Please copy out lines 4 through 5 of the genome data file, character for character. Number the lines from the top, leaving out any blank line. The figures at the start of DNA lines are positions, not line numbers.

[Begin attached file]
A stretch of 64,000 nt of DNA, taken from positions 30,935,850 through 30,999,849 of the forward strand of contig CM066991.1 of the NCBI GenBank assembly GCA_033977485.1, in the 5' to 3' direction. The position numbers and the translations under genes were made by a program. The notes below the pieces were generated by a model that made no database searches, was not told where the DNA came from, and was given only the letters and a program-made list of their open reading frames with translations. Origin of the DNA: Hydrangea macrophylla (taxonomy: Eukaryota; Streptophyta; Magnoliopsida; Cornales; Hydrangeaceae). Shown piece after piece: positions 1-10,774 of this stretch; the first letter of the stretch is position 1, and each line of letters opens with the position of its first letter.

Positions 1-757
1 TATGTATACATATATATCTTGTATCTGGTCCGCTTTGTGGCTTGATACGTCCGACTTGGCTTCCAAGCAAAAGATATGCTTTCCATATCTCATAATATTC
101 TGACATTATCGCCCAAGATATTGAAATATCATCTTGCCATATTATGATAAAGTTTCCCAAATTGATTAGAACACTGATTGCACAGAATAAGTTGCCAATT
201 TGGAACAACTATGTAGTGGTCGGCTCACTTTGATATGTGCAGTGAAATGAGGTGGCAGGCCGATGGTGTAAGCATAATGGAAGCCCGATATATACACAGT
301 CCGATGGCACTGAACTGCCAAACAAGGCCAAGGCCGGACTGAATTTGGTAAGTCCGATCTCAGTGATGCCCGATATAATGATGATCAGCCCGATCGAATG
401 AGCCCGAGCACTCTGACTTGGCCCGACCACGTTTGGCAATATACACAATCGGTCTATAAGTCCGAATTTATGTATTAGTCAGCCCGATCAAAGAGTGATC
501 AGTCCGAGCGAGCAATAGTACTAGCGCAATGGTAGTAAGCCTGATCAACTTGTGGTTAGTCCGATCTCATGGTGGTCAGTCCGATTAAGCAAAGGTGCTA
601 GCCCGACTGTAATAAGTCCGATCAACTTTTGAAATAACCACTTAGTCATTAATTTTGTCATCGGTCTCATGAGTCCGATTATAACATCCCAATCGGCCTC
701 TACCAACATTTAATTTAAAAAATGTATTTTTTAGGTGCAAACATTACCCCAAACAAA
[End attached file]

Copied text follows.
101 TGACATTATCGCCCAAGATATTGAAATATCATCTTGCCATATTATGATAAAGTTTCCCAAATTGATTAGAACACTGATTGCACAGAATAAGTTGCCAATT
201 TGGAACAACTATGTAGTGGTCGGCTCACTTTGATATGTGCAGTGAAATGAGGTGGCAGGCCGATGGTGTAAGCATAATGGAAGCCCGATATATACACAGT